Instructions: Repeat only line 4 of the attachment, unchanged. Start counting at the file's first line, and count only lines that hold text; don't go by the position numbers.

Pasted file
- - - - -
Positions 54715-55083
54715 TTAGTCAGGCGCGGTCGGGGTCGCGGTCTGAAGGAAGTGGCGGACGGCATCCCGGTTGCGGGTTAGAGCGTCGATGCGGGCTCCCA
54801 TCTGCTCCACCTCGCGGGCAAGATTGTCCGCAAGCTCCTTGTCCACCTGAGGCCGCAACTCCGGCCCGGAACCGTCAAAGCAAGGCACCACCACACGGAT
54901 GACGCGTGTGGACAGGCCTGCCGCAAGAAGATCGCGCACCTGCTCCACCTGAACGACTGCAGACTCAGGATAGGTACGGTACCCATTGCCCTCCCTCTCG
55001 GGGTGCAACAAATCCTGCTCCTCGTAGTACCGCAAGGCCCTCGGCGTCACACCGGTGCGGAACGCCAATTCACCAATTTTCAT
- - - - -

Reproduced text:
54901 GACGCGTGTGGACAGGCCTGCCGCAAGAAGATCGCGCACCTGCTCCACCTGAACGACTGCAGACTCAGGATAGGTACGGTACCCATTGCCCTCCCTCTCG